Why I think Abnett gets away with it is because every other idea in the entire series, from droids that have found faith in God to the recurring nightmares of a mind-controlled character in the third book, are really solid. Perhaps not wholly original – Abnett’s actually quite well known for his work on the Warhammer 40K series to which this draws some hefty comparisons, from the large, bulky character design of the SJS troops to the inclusion of religion (though the droid’s aren’t seen speaking of God by the last story arc, perhaps because in the Dredd-verse it should be “Grud”? Bit strange how that seemed to disappear) – but they make a great deal of sense within the story, and are just as fantastic as the premise itself, extra layers on top of an already interesting story, one which comes to a rather brilliant end.
A perfect end? That I’m not so sure of, as it ends the way uprisings of any sort against the Judges always do, and I felt particularly dismayed when the penultimate episode ended with a plot twist that I feared would happen, though then again – perhaps that’s proof of how invested I found myself in this series, and true testament to how great it is.
Of course, with this being the comics medium, it takes good art to make a series such as this really successful, but with Colin MacNeil as your artist, this should be no worry at all and isn’t. The art of the first two story arcs is some of his best that I’ve ever seen, easily fitting in alongside the fully painted artwork of Judge Dredd: America and Chopper: Song of the Surfer, despite the fact that it’s in black and white with gray toning. It is very often jaw droppingly beautiful, one of the staples of all three books being to end each episode with a full splash page. Incredibly gorgeous stuff with a ridiculous amount of attention to detail. The biggest compliment I can pay it is to point out that it was so amazing that I spent ages pouring over it all, meaning the short trade paperback took me a while to read through.
Unfortunately, something tragic happens when the second episode of the third book comes around: the art style changes. Fuck, I almost died. Yelled a Darth Vader “Nooooo!” dramatically and everything. The artwork’s still very much solid thankfully (it actually reminds me quite a great deal of his recent work on Mega City Confidential in the Prog, using very heavy blacks to create a much darker atmosphere) and I imagine that the contents of each panel are roughly how they would have appeared anyway – just with much less detail and beauty to them.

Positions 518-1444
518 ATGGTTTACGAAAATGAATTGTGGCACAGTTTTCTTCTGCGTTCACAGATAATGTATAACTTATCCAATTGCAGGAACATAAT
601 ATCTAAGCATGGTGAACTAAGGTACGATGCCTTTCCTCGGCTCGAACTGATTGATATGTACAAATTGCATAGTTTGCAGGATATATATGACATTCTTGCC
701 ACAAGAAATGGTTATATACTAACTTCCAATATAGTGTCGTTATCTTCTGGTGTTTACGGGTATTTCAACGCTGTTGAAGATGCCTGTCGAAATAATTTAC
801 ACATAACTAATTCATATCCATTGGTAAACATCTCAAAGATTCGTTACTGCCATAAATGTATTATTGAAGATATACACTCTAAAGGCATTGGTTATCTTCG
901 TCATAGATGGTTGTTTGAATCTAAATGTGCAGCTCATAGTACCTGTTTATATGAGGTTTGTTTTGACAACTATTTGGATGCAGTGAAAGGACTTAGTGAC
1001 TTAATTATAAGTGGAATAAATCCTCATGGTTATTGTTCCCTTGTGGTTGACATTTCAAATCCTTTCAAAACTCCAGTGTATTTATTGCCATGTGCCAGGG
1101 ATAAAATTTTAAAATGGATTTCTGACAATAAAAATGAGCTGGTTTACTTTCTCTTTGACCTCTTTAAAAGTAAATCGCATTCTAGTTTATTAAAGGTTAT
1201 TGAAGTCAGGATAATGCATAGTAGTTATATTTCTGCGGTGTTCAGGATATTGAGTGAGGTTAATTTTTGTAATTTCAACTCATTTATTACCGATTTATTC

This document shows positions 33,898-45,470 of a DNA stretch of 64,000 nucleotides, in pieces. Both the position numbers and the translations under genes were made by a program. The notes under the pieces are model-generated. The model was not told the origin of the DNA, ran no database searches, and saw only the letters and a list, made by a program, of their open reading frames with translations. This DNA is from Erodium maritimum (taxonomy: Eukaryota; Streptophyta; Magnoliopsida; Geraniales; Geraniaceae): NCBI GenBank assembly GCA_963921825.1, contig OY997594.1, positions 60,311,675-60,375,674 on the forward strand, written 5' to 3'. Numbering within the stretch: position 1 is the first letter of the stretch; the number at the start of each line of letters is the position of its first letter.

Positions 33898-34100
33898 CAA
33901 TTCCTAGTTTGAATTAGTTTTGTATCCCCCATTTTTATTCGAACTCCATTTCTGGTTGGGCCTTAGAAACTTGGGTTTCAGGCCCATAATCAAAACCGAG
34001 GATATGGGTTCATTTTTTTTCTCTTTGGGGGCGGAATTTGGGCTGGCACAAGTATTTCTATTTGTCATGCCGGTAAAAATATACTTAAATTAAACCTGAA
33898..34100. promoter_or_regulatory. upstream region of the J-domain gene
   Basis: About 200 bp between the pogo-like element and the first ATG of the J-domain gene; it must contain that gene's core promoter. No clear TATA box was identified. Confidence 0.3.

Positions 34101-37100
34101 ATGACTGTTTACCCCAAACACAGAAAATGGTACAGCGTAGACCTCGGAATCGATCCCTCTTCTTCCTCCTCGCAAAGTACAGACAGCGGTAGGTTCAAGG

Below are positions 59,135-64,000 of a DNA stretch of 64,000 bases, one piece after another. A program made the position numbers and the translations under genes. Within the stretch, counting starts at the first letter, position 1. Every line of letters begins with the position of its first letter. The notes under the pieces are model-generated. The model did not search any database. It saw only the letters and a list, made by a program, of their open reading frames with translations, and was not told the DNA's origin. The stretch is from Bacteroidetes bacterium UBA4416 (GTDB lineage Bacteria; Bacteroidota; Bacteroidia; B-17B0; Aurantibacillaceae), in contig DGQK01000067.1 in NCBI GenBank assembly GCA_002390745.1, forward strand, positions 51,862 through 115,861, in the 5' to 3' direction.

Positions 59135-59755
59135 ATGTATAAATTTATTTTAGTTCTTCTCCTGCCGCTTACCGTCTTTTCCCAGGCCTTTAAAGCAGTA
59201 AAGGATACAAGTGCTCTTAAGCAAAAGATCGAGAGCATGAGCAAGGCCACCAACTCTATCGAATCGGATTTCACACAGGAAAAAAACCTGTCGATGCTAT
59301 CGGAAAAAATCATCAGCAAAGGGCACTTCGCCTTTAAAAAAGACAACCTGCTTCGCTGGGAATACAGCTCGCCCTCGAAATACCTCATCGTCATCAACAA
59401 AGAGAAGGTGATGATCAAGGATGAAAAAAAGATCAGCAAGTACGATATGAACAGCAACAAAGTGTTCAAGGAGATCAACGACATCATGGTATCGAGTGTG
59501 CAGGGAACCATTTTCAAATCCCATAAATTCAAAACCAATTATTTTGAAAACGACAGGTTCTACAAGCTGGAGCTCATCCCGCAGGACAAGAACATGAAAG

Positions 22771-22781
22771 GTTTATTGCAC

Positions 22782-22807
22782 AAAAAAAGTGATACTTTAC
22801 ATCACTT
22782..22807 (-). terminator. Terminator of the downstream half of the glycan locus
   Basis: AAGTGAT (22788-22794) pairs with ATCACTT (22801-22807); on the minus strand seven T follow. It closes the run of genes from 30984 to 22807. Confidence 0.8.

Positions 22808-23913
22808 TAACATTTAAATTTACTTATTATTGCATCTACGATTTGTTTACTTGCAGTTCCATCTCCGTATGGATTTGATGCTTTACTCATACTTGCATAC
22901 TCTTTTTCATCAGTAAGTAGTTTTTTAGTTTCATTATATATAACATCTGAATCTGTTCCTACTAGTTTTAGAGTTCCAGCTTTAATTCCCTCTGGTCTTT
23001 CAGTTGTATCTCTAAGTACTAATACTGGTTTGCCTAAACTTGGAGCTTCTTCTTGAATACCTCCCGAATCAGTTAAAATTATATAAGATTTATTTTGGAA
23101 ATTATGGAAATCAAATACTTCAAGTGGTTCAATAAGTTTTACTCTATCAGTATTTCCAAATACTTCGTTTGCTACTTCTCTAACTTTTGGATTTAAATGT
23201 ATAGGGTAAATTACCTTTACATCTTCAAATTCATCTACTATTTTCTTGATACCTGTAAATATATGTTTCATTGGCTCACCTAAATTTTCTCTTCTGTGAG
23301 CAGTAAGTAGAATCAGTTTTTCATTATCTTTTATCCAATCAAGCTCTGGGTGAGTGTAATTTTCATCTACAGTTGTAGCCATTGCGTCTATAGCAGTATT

However, MacNeil was at least very honest about the change, stating his reasons on the 2000AD forums. Kind of funny how we never take that sort of thing into consideration, isn’t it? He’s a little vague on why he found himself “incapable” of continuing with the same style, but I presume that it’s too much hard work – it certainly looks that way, that’s for sure. Of interest there too is that he’ll be re-drawing the first episode of the third book for its reprint, or a collected edition of all three books, in trade paperback. Obviously the option of changing every episode after the first back to the original style would have been even better, but I really like that he’s making the change less jarring. The difference certainly came as a shock to me after the beautiful looking first episode. But ah well, it gets the job done and still looks great, though now that I think of it, I can’t remember seeing MacNeil artwork that I wasn’t fond of.
Overall then: read this. Wait for it all to be collected if you like, but read it when you can. It may not be total perfection – and I’m sure some people will be less kind on its plot contrivances than I – but it’s bloody good stuff. Action packed – something I neglected to mention in this review entirely – but filled with character, the latter of which is what I believe makes it special and worth your time. Keep an eye out for a new series set in another space colony under Mega City One jurisdiction by Dan Abnett in the near future, Lawless, a western-style story to be illustrated by Phil Winslade in the Megazine. Check out a short preview of it (and some other thrills of the future) here.
Until next time.